Chicago's folklore includes legends and stories, folk speech, names and expressions, material culture, foodways, traditions, beliefs, and folk arts. Many of these traditional genres are tied to historical events, characters, and places such as the Great Fire of 1871, Al Capone, Jane Addams's Hull House, the steel mills of South Chicago and northwest Indiana, and Chicago's swampy location at the base of Lake Michigan.
Chicago lore includes the word “Chicago,” with its contested origins in Native American language. From before the time of the 1871 fire, Chicagoans have used legends and stories to explain both natural and man-made events and figures. The story of Mrs. O'Leary's cow is one of the most persistent of those legends, rooted in the belief that an Irish immigrant's carelessness resulted in the fire of the century.
Other legends revolve around the exploits of Al Capone, one of the most notorious gangsters of the 1920s. Stories of Al Capone's deeds are told from Detroit to the outer suburbs of the city, and Chicagoans traveling abroad still encounter signs or sounds of the “rat-a-tat-tat” of a tommy gun when they name their home town.
Ghost stories and urban legends are a particularly ubiquitous form of folklore in metropolitan Chicago, with Resurrection Mary a favorite of the South Side, La Llorona, or the weeping lady of Mexico, found in northwest Indiana, and the Hull House Devil Baby, which tells about the former social workers' home on Halsted Street.
Stories of a ghostly, beautiful hitchhiker have shown up in Chicago since the running boards of the 1920s. Many Chicago-region teenagers relate a version of this ghost who lives in Resurrection Cemetery on Archer Avenue and likes to go dancing, particularly on Halloween night. A movie character, Candyman, created by Hollywood writers in 1992 as a terrifying ghost who haunted Cabrini-Green, has also passed into legend, especially among African American children on the South and Near West Sides of the city. A more recent urban legend also comes from a mix of popular culture and contemporary fears of urban life. Reports of a man dressed as Homie the Clown, a character from the television show In Living Color, driving a white van and kidnapping children throughout the metropolitan area, were collected from a variety of children in Chicago during the 1990s.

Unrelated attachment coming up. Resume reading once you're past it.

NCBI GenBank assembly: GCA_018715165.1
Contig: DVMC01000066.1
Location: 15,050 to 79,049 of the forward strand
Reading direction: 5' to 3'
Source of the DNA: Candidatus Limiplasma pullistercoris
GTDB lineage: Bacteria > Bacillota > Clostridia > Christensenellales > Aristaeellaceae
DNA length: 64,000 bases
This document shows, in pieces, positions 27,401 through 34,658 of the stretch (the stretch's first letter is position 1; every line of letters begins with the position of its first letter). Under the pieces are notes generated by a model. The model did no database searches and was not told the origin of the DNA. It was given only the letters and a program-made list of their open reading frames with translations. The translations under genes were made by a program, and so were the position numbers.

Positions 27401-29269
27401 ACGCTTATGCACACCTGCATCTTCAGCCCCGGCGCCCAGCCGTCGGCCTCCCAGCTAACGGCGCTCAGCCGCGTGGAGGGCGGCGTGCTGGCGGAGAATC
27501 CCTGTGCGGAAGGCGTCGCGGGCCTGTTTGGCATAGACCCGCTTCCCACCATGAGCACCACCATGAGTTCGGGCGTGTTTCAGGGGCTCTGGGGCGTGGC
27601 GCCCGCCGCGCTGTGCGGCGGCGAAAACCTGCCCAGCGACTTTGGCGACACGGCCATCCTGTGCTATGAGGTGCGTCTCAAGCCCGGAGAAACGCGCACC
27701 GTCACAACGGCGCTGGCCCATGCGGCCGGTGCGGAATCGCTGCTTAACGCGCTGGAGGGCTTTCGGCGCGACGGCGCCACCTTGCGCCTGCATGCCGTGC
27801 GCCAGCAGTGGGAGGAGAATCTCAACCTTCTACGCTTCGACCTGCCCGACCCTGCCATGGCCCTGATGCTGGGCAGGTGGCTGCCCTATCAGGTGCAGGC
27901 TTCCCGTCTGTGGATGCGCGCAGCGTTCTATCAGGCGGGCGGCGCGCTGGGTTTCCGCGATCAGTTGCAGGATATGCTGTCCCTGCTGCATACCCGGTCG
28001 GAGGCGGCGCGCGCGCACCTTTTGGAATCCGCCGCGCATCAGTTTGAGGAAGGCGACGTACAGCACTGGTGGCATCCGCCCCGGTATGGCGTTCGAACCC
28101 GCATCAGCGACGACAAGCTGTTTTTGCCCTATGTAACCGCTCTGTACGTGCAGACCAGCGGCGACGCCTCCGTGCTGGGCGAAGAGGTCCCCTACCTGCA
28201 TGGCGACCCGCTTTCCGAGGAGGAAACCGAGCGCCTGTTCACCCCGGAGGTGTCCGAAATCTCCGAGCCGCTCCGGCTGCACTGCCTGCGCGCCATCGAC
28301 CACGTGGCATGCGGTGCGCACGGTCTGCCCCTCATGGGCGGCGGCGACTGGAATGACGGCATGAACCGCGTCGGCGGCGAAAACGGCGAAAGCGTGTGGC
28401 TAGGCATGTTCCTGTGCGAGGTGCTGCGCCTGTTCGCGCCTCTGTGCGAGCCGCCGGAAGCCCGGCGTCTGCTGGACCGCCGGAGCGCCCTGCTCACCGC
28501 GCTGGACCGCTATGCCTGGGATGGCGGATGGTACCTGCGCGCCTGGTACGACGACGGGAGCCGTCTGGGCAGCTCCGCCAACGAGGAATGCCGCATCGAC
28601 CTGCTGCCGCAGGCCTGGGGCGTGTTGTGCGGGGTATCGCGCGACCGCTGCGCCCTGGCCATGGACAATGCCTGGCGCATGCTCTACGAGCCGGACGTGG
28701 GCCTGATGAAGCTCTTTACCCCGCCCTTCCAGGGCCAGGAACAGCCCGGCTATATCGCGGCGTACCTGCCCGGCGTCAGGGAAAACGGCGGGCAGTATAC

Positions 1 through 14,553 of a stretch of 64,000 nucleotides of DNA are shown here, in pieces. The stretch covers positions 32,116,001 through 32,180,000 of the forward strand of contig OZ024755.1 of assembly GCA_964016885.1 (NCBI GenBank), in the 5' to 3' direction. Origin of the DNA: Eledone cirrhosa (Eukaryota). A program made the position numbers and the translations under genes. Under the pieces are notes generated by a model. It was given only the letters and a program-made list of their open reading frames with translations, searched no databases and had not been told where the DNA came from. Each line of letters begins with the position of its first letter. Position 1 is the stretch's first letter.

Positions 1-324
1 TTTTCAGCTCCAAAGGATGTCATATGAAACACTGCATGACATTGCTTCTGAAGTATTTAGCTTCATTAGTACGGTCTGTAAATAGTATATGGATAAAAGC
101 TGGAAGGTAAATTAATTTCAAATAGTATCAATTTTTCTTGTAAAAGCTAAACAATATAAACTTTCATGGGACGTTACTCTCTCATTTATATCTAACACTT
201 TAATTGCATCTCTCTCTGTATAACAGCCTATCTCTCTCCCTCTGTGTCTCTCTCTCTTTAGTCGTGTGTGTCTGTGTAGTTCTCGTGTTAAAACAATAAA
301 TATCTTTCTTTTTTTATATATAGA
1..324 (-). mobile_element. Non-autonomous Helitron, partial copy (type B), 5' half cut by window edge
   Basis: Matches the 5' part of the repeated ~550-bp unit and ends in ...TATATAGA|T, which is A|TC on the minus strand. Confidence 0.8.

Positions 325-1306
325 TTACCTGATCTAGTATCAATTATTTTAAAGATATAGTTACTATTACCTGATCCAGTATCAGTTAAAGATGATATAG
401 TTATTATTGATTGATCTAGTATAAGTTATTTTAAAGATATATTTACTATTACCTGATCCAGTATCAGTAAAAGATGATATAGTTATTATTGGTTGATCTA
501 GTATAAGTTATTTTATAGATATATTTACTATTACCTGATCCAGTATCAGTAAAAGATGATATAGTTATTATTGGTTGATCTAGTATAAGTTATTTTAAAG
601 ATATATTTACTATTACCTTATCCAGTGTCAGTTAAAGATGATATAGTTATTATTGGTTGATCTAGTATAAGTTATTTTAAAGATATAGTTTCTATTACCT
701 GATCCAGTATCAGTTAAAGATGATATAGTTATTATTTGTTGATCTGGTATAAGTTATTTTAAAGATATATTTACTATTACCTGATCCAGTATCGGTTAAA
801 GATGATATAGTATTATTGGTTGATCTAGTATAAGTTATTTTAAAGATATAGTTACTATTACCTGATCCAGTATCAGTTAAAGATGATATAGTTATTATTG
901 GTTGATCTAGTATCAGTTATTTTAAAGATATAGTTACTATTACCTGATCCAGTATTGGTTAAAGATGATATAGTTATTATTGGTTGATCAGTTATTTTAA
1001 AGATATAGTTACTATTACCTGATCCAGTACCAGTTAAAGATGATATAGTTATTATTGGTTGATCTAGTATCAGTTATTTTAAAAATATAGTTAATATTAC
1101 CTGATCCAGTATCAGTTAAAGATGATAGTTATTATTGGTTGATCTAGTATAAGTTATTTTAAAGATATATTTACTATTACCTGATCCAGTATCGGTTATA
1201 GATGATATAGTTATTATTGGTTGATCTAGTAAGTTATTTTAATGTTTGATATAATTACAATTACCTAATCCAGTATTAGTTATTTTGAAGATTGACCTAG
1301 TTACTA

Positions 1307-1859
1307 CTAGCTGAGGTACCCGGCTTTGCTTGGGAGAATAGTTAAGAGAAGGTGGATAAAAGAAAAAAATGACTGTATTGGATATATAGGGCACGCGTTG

The Hull House “Devil Baby” is found mostly in the written folklore of Chicago. It is still possible, however, to find former residents of the old immigrant neighborhood on the Near West Side who know the cautionary tale of the young Italian, Irish, or Jewish girl who variously committed adultery, married an atheist, or married outside her faith, delivering a devil child to social worker Jane Addams at Hull House. Mexican immigrants across Chicago warn their children about La Llorona, the weeping woman of Mexico who is searching for her drowned children even in the waters of Lake Calumet.
Chicago folklore includes a variety of foodways, including Chicago deep-dish pizza; Chicago-style hot dogs made with cucumbers, onions, tomatoes, celery salt, mustard, and relish; and ethnic food customs, restaurants, stores, and traditions. Many suburbanites still come into the city to shop for specialty items or go to dinner at a neighborhood restaurant, though ethnic foods have gradually crept into chain stores as well. Grocery stores across the region carry paczki, a soft, donut-like, fruit-filled pastry used by Polish immigrants to prepare for the hardships of Lent on Fat Tuesday but now eaten by many Chicagoans regardless of their ethnic heritage.
Folk customs include the territorial marking of parking spaces in the winter with everything from lawn chairs to dining room furniture. Official city traditions include dyeing the Chicago River green on St. Patrick's Day. Unofficial neighborhood names often become official geographic markers such as Bronzeville, famous home of jazz and blues musicians on the South Side, Maxwell Street, for the old market on Halsted Street (which has now been “officially” moved by the city to Canal Street), and such areas as Little Italy, Chinatown, Greektown, and Little Vietnam, all named for the apparent majority of their residents.
One of the earliest groups created to study Chicago folklore was the Chicago Folklore Society, founded in 1891. Projects to document Chicago-area folklore include the Library of Congress American Folklife Center's study of ethnic traditions in 1977; Indiana University Folklore Institute's Gary Project in the late 1970s; the David Adler Cultural Center's research and documentation projects in the 1980s; and research by Indiana Traditions (Indiana University Folklore Institute) into Lake and Porter County folk culture in 1998.
While the Chicago Folklore Society disappeared at the end of the twentieth century, grassroots folklore organizations have survived into the twenty-first century. The 1970s saw the rise of a number of groups devoted to folklore and folk culture, including the University of Chicago Folklore Society, which hosts an annual Folk Festival; the Old Town School of Folk Music, which offers classes, workshops, and concerts on the North Side of Chicago; and the Fox Valley Folklore Society, which hosts a Folk Music and Storytelling Festival annually. Newer groups include the Chicago Association of Black Storytellers, founded in 1999, and the Illinois Folklife Society, established in 2000. This group includes folklorists, ethnomusicologists, and anthropologists who conduct research and coordinate public programming in folklore and folk culture in the Chicago area.
Dorson, Richard. Land of the Mill Rats. 1981.
Scott, Beth, and Michael Norman. Haunted Heartland. 1985.
The Electronic Encyclopedia of Chicago © 2005 Chicago Historical Society.
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